"US trade negotiators have lost sight of getting a fair shake in trade over the years as they have entered into a string of agreements under the assumption that increased trade and the elimination of trade and investment barriers was, in and of itself, a worthy goal," notes Mr Johnson.
"In fact, our nation has been so willing to sacrifice almost anything in its lust for more trade that the concept of fair and equal trade seems to have fallen into an abyss."
Mr Johnson argues that trade is neither inherently good nor bad; it’s just trade. “And for the US, it has become anything but fair,” he says.
Mr Johnson points out that while trade has benefitted US agriculture, which represents about 10 per cent of net exports, the good news stops there. "In fact, since joining the World Trade Organisation (WTO) and entering into free trade agreements with 20 different countries, instead of promoting economic growth, the US has seen its trade deficit increase. And as such, it has become a major net drag on our economy," he says.
The US had a $471.5 billion trade deficit in 2013. In the month of September 2014 alone, the US had a $43 billion trade deficit, which, according to the US Census Bureau, represented a full three percent drag on the US Gross Domestic Product (GDP).
"In other words, if the trade deficit did not exist, our economy would be doing three per cent better, generating good jobs for Americans and offering a future for our children," he says.
Mr Johnson explains that under various trade agreements, many important US laws protecting investors, labor rights, the environment and the US currency have been preempted in favour of —simply— more trade.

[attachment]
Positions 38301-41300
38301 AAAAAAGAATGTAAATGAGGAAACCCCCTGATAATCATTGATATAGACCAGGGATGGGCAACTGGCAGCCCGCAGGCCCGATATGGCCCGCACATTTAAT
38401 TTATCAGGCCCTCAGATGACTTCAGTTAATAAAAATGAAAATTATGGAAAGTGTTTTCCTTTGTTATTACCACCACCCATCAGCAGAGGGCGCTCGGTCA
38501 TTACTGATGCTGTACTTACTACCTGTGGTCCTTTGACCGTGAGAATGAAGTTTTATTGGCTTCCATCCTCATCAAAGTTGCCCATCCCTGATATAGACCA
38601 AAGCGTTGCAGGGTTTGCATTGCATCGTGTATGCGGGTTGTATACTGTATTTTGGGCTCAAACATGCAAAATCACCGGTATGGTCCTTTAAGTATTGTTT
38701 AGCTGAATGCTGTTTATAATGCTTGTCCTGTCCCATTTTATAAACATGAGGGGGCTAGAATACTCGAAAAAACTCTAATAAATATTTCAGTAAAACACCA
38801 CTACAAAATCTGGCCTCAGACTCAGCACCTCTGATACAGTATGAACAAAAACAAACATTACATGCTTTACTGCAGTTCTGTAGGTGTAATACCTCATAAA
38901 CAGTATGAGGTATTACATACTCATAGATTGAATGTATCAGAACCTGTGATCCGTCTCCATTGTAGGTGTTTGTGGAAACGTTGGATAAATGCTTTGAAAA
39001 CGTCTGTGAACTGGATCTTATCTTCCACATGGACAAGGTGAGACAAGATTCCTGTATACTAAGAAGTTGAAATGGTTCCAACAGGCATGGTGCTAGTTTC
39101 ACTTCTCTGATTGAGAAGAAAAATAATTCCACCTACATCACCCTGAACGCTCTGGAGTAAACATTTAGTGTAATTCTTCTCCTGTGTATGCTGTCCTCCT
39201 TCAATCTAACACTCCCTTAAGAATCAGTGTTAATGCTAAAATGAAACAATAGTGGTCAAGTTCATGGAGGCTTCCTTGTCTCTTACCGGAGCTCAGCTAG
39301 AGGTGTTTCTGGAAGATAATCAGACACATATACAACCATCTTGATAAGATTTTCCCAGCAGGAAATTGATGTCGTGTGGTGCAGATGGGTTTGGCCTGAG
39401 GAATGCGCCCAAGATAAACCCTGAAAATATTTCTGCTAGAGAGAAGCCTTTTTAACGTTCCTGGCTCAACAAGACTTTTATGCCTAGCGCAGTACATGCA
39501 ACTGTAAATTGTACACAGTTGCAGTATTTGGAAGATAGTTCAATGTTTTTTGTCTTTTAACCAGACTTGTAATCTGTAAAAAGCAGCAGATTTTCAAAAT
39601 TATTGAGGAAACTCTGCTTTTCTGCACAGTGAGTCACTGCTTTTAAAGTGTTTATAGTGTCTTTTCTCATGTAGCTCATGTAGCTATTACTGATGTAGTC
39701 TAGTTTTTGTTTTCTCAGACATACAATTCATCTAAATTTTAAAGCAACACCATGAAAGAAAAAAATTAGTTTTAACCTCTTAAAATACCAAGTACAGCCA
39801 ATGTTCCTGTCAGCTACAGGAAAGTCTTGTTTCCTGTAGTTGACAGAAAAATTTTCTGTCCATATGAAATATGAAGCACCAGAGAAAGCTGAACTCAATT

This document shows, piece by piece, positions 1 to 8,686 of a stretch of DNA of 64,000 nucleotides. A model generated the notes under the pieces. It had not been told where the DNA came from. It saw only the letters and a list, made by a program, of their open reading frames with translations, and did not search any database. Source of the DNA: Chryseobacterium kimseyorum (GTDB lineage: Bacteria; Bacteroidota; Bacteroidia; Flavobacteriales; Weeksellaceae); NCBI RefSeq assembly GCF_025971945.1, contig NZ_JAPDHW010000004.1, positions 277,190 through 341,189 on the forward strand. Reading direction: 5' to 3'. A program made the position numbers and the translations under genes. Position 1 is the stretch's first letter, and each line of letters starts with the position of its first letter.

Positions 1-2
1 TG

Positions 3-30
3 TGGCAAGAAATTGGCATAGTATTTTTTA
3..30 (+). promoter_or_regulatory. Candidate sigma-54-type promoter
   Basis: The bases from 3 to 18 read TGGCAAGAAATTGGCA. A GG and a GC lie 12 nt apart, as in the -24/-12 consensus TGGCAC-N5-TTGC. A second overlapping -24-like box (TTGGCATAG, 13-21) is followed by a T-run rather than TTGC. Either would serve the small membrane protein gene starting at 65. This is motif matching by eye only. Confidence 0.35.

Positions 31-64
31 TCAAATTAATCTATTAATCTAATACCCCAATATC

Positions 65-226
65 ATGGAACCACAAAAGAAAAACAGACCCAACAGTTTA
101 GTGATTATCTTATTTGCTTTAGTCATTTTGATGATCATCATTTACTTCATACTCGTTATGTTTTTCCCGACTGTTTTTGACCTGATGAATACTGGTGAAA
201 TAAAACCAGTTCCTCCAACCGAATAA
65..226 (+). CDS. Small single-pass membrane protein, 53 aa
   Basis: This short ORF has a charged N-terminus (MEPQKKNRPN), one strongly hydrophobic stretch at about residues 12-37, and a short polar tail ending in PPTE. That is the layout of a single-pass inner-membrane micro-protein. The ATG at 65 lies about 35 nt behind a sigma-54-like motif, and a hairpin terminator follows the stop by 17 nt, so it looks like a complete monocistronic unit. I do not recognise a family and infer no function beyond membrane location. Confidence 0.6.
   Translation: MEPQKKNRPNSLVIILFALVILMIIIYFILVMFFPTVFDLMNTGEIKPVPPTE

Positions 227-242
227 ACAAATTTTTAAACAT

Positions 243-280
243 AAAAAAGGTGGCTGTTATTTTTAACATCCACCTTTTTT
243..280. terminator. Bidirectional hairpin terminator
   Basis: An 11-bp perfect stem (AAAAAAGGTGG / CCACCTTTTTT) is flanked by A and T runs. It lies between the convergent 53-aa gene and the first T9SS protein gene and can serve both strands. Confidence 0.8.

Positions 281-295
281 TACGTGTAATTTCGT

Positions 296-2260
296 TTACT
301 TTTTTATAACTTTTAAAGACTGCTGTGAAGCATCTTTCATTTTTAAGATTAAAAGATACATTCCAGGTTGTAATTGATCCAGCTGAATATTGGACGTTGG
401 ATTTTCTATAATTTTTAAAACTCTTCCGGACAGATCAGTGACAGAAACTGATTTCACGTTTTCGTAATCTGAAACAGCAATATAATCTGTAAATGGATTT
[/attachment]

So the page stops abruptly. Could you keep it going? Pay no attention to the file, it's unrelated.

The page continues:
"The net result is that products are often produced in nations with the lowest standards in these areas, hurting US workers who are competing on uneven turf and pushing the nation deeper into debt," he says.
Mr Johnson argues that this nation’s leaders – on both sides of the aisle – seem fully committed to rushing into yet more trade talks. The US is currently negotiating two trade deals: the Trans-Pacific Partnership (TPP), an agreement with 11 countries in the Asia-Pacific region and the Transatlantic Trade and Investment Partnership (TTIP), an agreement with the European Union.
Mr Johnson notes that the US needs to take a new approach to trade, which includes three important guidelines:
- All future US trade agreements should have the goal of reducing and ultimately eliminating the US trade deficit, not just increasing trade flows.
- The US must not enter agreements that will subvert the jurisdiction of our important and hard-fought domestic laws, protecting workers, the environment and our children.
- The US needs to stop thinking of trade as if it were a club by which it can single-handedly browbeat other nations into changing their behaviour. "It was this mindset that brought us the failed Cuban trade embargo, something National Farmers Union has opposed for years.
"Thankfully, the Obama administration has taken the first step. Now it is time for Congress to fully lift the embargo."
"The time is now to open a new chapter on America’s trade policies. Moving forward, let’s make sure these deals have real, balanced and fair benefits for us, before we put our names on them," he says.